- The Google Books site. There has been a lot of controversy about the Google books project. Here is a recent example describing an element of the controversy from the Guardian newspaper.
Disruption at Netflix
I mentioned Netflix in the book as an example of a company that opened up some of its data to the outside world in order to improve the way that it recommends films to its customers. Recently it made a decision that shows the power that the computer has to disrupt. Netflix’s business has been associated with DVD rentals for some time; however, the fact that Internet speeds are increasing has meant that it has increasingly offered streaming services. This year they decided to split the businesses. A decision that they later reversed. I was surprised by this in that I would have thought the best way to organise the transition from being a metal disk renting company to a streaming company would be to have a common entry point with offers and branch points for dedicated DVD customers to sample and, perhaps, be hooked on streaming. Here’s an example of disruption being handled by a succesful company that is in the eye of the storm.
What Does Major Increases in Broadband Speed Mean?
Yesterday British Telecom (BT) announced that it was accelerating the timetable for delivering increased broadband speeds, promising up to 100 Megabits/second. My current broadband connection delivers between 1.5 to 3 Megabits/second as the house I live in is quite a distance from the nearest exchange. For me this speed is fine: all I do is surf the web and process emails. However, it lead me to thinking what would be the effect of such speeds.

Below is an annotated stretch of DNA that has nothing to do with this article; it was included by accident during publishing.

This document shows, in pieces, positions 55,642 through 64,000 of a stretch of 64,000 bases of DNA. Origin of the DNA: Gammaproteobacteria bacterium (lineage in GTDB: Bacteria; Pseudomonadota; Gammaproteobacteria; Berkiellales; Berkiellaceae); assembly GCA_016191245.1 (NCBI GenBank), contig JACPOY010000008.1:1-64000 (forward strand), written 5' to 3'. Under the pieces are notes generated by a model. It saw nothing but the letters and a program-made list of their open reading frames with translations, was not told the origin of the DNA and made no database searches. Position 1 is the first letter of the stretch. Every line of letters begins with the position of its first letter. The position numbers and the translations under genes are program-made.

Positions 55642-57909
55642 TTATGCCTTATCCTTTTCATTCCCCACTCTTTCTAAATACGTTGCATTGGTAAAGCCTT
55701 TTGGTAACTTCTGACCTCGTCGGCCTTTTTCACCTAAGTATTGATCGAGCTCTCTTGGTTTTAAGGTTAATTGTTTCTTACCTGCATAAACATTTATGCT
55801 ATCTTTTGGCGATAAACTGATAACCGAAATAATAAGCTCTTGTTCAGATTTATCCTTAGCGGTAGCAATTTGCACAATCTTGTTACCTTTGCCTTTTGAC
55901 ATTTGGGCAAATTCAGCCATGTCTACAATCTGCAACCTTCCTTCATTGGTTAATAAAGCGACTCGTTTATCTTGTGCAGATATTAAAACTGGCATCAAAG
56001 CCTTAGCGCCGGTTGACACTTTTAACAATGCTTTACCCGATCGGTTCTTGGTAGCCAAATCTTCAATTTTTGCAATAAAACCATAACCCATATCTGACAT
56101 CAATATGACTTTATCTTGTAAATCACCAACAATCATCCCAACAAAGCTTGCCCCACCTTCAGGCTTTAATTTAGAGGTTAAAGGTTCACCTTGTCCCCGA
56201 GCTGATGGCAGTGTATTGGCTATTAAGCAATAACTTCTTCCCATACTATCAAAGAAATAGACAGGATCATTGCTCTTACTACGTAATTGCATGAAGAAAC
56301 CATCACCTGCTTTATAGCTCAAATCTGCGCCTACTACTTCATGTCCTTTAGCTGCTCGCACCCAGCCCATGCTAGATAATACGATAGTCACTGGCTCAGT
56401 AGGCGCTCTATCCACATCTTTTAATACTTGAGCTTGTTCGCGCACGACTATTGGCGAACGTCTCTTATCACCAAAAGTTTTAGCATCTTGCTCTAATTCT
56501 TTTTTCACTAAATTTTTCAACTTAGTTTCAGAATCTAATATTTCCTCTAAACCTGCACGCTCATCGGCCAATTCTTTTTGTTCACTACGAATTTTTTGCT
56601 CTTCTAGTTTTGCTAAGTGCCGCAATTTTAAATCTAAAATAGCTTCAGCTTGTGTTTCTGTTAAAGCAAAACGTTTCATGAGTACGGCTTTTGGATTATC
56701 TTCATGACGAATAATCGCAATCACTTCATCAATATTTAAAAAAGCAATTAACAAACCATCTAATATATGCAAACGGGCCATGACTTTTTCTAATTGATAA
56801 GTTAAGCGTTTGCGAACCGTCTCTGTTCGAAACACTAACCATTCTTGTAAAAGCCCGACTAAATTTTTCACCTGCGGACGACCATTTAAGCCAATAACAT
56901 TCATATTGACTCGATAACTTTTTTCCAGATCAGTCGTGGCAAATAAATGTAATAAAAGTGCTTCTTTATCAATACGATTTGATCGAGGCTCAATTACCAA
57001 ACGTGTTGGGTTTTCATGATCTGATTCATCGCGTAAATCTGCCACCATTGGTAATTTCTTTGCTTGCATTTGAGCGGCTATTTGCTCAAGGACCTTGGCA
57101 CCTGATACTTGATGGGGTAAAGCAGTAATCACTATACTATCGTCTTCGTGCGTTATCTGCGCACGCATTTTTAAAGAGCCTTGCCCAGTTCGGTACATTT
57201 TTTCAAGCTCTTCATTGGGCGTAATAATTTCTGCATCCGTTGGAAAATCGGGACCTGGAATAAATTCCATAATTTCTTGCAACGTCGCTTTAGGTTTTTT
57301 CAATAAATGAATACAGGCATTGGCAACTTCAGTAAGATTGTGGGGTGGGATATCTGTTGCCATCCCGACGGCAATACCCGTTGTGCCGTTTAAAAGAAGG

First, I am sure that it would accelerate cloud access; for example if the response time of a word processor hosted on the Internet is the same as for a word processor situated on a home computer then, provided costs are lower, there would be no competition. Currently cloud office systems lag somewhat behind the heavy duty package Microsoft Office in terms of functionality; however, with Office 365 entering the fray this year we might see the end of home installed office software as increased broadband speeds kick in.
The second effect will be on home entertainment. Already BT is using the Internet to stream television with its Vision programme. Netflix is looking to enter the British market soon. The speeds quoted by BT enable high definition streaming. If I was a conventional provider of television and film feeds, for example Sky, I would be looking very hard at what this announcement from BT means.